More shrines than convenience stores in Japan. Why the prefecture with the most shrines is surprising.

A lot of people who go to Japan get the impression that there are many convenience stores. Most are open 24 hours a day, even in the middle of the night, and the selection is quite extensive these days, with food and drinks of course, but also underwear, smartphone chargers and ATMs available for use, which is very convenient.

Many people love bento from Japanese convenience stores, and they certainly are delicious. There are about 55,000 such convenience stores throughout Japan. They are so widespread that you can find them anywhere.

However, did you know that shrines outnumber them? More than 80,000 shrines exist in Japan. Left neglected because there is nobody to succeed them, many of them are forgotten about and it’s hard to grasp just how many there really are, but they number over 80,000, that’s for sure.

Here’s a little quiz:
Which prefecture has the most shrines? Is it Tokyo? Kyoto? Or…?


The answer is Niigata. There are 4,711 shrines there.
In 2nd place is Hyogo with 3867 shrines.
3rd: Fukuoka – 3419
4th: Aichi – 3358
5th: Gifu – 3288

Surprisingly, neither Tokyo nor Kyoto ranks high on the list!

Why are there so many shrines in Niigata?
There was usually a shrine in every village where people gathered. In other words, where there were many villages and people, there were many shrines. However, you probably don’t imagine a place like Niigata which gets heavy snow in winter being largely populated, do you?

After the Samurai era ended during the Meiji period, Niigata had the largest population in Japan. Niigata had 1.6 million people, Hyogo 1.5 million, and Aichi 1.4 million. So, it follows that the three most highly populated prefectures also had the most shrines.

At that time, Tokyo had a population of 1.3 million. The population distribution was completely different from that of today’s Japan.

Why did people gather in Niigata?
Niigata had a large port, so trade with foreign countries was prosperous. The top three are all famous as port cities for the same reason.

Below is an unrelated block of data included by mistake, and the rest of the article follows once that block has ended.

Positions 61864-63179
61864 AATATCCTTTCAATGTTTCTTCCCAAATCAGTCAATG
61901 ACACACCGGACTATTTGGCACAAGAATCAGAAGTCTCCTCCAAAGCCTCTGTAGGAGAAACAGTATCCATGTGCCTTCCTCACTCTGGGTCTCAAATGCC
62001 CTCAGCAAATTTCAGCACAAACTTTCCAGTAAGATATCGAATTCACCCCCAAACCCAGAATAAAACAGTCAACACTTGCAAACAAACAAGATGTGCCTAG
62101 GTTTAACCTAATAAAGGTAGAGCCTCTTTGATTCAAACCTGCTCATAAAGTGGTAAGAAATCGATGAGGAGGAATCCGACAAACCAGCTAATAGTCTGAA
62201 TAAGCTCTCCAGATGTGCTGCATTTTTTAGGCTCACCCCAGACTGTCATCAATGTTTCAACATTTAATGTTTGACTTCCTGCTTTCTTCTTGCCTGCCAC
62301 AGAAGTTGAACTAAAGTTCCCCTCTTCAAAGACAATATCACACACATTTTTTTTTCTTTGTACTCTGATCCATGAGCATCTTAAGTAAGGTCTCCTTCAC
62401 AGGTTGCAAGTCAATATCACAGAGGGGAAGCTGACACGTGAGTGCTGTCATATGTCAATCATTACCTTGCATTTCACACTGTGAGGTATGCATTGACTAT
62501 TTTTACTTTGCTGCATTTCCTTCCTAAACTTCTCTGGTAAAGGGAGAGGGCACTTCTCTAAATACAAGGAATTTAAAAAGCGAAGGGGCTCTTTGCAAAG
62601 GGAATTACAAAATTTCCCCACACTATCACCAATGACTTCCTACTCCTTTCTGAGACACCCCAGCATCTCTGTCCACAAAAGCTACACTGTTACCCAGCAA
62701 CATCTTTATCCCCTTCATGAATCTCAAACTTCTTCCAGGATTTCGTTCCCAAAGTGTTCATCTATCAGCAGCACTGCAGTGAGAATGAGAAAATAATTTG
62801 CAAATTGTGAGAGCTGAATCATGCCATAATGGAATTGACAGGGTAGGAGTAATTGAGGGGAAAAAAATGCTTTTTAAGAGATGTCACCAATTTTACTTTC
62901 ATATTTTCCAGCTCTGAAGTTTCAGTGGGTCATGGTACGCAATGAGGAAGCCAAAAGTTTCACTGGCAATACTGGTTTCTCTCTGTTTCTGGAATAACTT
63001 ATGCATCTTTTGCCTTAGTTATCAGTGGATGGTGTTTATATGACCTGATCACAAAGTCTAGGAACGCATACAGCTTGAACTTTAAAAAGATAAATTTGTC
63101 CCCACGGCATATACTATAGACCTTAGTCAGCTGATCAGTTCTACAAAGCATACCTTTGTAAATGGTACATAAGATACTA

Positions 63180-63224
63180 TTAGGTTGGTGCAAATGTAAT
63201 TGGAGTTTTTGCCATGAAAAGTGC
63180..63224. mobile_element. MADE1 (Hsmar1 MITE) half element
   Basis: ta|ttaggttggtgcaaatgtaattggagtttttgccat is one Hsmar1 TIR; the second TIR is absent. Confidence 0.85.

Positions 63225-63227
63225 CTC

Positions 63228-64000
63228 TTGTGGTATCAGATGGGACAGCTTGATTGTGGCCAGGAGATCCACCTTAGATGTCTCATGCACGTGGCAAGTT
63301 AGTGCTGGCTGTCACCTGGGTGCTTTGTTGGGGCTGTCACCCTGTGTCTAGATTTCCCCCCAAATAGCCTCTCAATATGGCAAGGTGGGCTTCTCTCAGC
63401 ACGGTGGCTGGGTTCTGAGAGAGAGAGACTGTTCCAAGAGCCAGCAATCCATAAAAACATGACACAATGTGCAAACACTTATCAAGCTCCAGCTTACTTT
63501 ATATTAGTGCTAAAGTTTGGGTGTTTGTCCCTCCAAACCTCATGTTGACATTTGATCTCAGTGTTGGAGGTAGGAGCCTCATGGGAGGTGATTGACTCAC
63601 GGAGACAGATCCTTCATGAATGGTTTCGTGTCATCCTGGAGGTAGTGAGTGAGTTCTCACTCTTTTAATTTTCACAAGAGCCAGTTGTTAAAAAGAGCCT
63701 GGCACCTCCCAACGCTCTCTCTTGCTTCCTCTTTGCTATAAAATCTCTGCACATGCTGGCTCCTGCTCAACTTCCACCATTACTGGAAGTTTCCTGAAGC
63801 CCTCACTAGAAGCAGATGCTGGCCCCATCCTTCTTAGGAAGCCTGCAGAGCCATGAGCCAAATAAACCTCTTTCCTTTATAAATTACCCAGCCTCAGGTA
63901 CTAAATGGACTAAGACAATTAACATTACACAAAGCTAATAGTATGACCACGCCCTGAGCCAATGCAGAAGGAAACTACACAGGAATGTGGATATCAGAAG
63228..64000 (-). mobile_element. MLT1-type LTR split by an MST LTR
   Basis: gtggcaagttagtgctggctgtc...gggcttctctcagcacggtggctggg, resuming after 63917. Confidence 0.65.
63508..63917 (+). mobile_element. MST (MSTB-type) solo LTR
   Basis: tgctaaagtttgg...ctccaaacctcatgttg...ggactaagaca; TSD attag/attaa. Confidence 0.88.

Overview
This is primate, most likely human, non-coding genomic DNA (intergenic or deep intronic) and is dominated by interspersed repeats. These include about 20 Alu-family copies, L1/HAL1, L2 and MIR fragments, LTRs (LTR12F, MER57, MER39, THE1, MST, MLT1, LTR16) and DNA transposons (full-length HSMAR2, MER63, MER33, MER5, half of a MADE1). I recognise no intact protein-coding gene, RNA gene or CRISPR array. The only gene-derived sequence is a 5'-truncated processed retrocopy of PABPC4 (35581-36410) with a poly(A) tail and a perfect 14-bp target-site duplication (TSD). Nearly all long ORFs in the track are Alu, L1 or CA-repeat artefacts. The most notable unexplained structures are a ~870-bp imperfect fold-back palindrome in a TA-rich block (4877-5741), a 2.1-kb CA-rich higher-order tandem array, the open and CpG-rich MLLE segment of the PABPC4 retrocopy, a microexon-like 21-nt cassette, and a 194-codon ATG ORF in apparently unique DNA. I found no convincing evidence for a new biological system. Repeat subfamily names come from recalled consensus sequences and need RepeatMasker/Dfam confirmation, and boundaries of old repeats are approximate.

Once a large port is established and trade begins, major roads leading to each region of Japan are built. It is said that as the number of people coming and going increased, so did the number of shrines, because various local cultures and beliefs entered the area. It wasn’t simply that there were more people, but that there was a lot of interaction.

Niigata is the gateway to exchange with China and Russia. Hyogo is also a large port city. Fukuoka is a window to the Korean Peninsula. Aichi is a hub connecting the Kanto and Kansai regions.

In this way, the ranking may make sense.

Shrines were not integrated in Niigata
The Meiji government called on local governments to consolidate shrines in various regions to reduce the overabundance of shrines. However, this did not work out well for Niigata prefecture.

Niigata is famous for its rice. Since rice cultivation is greatly influenced by the weather, faith is closely linked to it. It seems that there are reasons unique to Niigata, which is why many shrines have remained unintegrated.

Each shrine enshrines a different god. A god of business, god of academics, god of love and so on. If you choose a shrine according to the wish you would like to come true, the odds that it will come true may increase.


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